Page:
I spent 6 hours with him today, and he clearly holds this area very close to his heart - and yes, he actually does personally check in on the hotels and restaurants himself. It's beautiful to see someone interested and amazed with all the work done here. Sometimes, I think it's better that visitors now only have a glimpse of the immense work done here post-flood, sometimes I want people to know exactly how much was done. How mountains were, literally, moved, and how people that feel there is nothing "authentic" left here need to look no further then the street under their feet, which was rebuilt by locals who refused to let their town sink into the mud. There is nothing more "authentic" or "real" then a town full of people who used their bare hands and months of backbreaking work to save it.
La Repubblica, one of the biggest Italian newspapers, featured an article today about the "miracle of Monterosso, and it gives me goosebumps - no joke. "In only six months, the town has resumed it's life", they wrote, speaking of the miracle that seems to have occurred in our reconstruction. Only six months after the mayor famously quoted that "Monterosso was no more", the village has firmly planted it's feet and come stubbornly and proudly back to life. Looking at the final stages of the rebuilding of the Cantina - the last darn thing to open up - it's a beautifully fulfilling feeling of accomplishment.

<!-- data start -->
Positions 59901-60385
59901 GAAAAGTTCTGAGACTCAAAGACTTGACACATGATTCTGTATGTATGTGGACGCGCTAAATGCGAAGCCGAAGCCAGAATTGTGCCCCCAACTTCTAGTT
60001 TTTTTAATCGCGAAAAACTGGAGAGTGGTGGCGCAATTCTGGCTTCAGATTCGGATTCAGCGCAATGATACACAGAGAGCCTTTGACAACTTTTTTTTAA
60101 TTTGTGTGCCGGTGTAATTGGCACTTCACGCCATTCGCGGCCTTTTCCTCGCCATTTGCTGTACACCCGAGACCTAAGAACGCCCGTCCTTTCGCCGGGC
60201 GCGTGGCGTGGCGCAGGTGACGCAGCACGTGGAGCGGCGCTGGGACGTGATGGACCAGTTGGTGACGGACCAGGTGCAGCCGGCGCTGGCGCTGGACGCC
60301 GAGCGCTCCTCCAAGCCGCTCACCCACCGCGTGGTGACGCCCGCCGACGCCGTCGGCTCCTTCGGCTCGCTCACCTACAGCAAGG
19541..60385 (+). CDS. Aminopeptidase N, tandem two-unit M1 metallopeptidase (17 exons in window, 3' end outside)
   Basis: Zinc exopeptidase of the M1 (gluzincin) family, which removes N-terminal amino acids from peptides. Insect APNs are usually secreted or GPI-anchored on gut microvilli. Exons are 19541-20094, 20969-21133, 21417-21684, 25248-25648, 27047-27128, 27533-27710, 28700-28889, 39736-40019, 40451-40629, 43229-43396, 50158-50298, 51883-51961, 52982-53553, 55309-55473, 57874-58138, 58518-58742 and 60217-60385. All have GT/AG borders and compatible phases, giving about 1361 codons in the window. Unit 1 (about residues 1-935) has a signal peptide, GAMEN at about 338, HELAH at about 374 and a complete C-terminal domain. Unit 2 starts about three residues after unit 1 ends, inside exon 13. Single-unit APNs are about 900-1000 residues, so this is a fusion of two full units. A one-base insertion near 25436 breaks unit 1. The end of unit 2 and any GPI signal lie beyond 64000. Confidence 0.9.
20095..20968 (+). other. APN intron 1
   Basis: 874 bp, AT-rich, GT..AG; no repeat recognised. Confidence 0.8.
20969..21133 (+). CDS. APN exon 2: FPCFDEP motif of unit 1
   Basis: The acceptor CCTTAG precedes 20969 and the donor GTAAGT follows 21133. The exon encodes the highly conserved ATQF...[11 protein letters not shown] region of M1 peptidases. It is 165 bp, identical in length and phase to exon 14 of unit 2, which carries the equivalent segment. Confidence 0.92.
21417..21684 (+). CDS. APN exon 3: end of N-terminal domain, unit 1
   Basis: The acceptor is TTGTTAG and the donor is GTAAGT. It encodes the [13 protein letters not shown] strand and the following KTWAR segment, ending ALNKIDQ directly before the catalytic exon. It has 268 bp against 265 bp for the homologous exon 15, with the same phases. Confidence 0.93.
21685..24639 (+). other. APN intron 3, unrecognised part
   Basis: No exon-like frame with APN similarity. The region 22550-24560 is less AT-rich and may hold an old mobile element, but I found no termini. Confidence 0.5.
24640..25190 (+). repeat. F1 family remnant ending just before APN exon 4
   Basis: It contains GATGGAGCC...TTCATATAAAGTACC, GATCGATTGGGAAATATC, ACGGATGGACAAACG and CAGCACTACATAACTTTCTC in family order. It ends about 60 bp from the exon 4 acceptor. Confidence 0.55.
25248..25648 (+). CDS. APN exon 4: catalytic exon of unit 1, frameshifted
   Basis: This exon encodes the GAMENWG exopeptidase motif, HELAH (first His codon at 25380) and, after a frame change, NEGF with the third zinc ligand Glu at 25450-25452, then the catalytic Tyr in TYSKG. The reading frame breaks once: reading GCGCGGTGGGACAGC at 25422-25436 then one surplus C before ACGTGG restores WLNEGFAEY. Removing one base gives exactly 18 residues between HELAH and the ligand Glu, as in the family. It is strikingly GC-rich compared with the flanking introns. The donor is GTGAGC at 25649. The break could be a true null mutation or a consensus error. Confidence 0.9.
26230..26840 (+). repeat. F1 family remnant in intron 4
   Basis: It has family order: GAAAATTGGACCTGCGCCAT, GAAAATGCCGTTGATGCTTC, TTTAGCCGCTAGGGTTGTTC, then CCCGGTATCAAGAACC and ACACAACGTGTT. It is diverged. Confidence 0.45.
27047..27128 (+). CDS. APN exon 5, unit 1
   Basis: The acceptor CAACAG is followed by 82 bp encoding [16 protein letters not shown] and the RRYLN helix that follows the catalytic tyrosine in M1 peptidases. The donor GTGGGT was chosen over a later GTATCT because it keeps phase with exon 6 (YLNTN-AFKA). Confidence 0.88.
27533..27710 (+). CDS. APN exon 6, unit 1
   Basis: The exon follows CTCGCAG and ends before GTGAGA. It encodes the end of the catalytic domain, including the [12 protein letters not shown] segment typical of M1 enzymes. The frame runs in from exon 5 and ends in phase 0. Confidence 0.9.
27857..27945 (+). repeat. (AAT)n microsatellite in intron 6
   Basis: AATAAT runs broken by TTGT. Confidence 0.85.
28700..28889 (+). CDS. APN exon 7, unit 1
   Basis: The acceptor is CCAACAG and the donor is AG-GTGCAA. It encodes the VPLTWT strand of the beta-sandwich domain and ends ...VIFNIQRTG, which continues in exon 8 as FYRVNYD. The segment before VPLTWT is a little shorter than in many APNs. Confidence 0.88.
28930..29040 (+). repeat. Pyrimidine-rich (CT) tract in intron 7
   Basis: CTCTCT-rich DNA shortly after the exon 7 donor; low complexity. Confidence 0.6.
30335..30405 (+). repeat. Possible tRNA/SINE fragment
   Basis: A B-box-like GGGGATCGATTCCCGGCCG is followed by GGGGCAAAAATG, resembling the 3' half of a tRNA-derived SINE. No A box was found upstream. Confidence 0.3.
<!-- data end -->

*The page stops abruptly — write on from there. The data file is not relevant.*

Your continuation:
|Baby jellyfish cleanup|
|The cantina, little by little!|
|Me and Rick Steves after a lonnnnng day around town|